April 30, 2014 in City

Jim Kershner’s this day in history

By The Spokesman-Review
 

From our archives, 100 years ago

August Paulsen, Spokane mining millionaire, received the following chilling letter in the mail: “Unless you send me $1,000 I will take your life or blow up your home with dynamite.” The letter also added, politely, “I will pay back the money with interest.”

Paulsen contacted police and then the writer of the letter, through a personal ad, agreeing to his terms. 

A second letter arrived telling Paulsen to put small bills in a bundle and then walk around the block near his house at a specified time and lay the bundle on the sidewalk.

That night, one undercover policeman hid in the brush in the middle of the block. A second officer dressed up as Paulsen and was preparing to stroll around the block with a fake bundle when a call came into the Paulsen house. The caller said he was changing plans and sending a messenger boy for the money.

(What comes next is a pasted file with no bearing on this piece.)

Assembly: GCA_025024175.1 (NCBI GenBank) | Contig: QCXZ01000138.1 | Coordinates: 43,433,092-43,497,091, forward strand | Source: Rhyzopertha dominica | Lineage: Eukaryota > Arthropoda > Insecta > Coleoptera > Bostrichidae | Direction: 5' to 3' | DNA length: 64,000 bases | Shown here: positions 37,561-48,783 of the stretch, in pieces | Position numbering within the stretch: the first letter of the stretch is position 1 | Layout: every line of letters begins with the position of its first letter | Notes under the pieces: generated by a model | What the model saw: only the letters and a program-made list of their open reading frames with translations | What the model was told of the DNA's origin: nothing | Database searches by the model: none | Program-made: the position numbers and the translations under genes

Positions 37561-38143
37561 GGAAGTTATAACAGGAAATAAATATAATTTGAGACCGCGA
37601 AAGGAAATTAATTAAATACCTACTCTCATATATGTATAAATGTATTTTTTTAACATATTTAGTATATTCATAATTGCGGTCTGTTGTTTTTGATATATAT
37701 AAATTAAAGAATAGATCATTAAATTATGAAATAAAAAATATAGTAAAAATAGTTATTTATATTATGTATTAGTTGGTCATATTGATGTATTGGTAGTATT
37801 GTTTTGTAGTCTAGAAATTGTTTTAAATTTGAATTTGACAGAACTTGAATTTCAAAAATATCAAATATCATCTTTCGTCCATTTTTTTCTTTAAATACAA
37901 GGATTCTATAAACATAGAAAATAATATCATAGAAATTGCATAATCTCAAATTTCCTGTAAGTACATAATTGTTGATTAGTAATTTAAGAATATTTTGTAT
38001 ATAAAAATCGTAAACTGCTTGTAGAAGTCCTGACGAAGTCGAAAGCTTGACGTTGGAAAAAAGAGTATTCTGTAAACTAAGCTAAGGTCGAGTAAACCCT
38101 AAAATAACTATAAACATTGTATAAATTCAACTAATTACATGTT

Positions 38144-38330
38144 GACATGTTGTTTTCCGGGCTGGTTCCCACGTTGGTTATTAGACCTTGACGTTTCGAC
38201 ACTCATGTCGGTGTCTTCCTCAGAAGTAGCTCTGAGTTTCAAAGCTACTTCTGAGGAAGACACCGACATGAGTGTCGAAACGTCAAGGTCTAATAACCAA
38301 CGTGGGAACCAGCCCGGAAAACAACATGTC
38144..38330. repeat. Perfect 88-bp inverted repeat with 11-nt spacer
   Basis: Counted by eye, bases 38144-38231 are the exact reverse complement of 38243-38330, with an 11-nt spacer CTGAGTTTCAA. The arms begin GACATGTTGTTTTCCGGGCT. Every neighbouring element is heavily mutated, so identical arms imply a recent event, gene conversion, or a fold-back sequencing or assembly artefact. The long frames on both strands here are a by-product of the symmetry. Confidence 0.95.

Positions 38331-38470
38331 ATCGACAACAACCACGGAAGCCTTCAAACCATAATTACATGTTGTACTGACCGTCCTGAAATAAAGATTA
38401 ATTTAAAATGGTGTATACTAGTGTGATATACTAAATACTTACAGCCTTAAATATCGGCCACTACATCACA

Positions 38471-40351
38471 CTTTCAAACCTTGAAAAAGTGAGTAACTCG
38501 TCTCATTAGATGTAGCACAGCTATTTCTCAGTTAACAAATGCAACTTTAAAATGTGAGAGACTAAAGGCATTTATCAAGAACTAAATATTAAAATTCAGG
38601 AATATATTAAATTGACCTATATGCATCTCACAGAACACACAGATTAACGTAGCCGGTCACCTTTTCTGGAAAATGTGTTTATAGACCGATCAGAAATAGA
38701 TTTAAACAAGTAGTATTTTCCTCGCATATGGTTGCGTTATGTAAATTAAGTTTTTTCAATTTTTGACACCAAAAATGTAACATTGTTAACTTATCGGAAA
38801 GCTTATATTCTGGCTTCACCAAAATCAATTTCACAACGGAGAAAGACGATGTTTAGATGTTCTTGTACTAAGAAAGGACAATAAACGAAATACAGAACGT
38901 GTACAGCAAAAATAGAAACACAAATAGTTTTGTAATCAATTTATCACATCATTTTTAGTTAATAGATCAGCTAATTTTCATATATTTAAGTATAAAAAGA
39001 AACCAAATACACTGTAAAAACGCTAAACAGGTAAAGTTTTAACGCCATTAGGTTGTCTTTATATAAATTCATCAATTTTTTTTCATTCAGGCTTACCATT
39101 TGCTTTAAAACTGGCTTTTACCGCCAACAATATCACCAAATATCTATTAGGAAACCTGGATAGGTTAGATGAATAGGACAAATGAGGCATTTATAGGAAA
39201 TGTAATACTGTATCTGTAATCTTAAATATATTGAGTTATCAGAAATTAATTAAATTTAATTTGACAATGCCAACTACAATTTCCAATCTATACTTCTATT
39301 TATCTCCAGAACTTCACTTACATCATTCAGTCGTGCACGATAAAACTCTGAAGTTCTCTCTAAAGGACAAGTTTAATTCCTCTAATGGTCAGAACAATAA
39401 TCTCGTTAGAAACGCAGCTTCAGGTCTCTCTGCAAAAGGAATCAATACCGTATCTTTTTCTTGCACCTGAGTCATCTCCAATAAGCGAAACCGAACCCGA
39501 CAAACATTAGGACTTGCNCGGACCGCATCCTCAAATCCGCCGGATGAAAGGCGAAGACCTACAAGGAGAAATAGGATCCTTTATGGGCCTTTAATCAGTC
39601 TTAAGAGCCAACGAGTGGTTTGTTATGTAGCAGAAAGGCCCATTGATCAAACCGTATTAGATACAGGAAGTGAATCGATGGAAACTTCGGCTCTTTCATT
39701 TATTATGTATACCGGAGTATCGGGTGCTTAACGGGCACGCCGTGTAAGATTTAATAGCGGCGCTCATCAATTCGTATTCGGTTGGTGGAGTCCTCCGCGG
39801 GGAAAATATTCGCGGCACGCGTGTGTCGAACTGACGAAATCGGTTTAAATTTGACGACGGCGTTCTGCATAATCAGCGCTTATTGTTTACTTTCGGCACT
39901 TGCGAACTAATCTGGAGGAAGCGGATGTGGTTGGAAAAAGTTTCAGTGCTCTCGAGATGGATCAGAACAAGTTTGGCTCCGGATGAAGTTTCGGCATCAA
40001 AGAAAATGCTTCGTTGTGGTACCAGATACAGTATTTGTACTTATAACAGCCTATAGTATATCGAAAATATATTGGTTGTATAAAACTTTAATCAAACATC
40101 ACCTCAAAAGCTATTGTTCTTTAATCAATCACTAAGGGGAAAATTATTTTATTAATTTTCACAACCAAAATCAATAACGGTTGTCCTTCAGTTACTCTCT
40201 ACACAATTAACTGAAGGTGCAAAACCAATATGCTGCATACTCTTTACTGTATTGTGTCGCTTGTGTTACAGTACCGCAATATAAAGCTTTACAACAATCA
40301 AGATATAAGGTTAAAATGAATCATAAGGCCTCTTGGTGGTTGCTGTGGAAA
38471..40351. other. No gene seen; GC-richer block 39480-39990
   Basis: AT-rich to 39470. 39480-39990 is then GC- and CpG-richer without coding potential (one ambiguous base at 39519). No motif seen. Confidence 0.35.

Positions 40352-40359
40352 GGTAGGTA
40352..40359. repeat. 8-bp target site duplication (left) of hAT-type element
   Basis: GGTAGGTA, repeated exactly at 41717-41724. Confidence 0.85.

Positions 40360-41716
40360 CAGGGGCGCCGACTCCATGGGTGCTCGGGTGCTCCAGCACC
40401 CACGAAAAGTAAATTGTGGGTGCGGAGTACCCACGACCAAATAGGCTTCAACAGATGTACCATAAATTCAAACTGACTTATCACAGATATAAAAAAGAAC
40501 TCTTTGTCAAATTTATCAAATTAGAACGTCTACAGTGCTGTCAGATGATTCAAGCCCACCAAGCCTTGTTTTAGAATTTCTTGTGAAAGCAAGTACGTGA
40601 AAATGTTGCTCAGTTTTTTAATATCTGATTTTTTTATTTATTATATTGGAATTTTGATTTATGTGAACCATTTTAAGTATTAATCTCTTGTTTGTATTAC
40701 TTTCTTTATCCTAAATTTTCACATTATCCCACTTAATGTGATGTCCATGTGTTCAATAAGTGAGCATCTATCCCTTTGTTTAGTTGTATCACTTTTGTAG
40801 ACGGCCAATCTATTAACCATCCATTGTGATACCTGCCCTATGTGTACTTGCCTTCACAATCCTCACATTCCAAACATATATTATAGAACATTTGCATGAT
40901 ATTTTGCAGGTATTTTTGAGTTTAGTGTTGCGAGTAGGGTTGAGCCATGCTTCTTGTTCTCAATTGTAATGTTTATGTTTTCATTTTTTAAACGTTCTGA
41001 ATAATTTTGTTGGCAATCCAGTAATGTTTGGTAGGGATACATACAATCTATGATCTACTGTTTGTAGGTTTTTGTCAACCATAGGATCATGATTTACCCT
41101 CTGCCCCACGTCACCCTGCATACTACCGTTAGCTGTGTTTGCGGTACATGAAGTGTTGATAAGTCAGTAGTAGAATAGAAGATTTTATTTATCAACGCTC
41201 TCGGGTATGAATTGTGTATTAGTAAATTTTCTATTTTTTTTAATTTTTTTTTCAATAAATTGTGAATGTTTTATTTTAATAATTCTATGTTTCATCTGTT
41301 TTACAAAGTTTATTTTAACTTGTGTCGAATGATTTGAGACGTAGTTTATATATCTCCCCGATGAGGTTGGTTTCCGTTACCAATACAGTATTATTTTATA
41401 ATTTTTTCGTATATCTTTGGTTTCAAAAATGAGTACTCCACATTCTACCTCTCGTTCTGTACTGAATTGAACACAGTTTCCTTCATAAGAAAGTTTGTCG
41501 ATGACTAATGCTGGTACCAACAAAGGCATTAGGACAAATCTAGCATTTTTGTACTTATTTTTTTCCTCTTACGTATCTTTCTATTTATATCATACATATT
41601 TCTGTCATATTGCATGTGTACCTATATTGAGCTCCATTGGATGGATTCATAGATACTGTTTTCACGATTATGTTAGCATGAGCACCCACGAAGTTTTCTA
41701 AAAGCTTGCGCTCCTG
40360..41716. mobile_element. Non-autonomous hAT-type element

A messenger promptly arrived at the door, took the dummy package and left. The officers tailed the boy and saw him hand it to George Barlet, 20. Both were arrested, but the officers quickly realized the messenger was innocent. Barlet was hauled to jail.

In a jailhouse interview, Barlet said he came to Spokane from Wallace, where he worked as a trammer and mucker in a mine. He said he was desperate for money to purchase a homestead in Canada. He said he had no intention of harming Paulsen. 

However, he did have a loaded .38 revolver.


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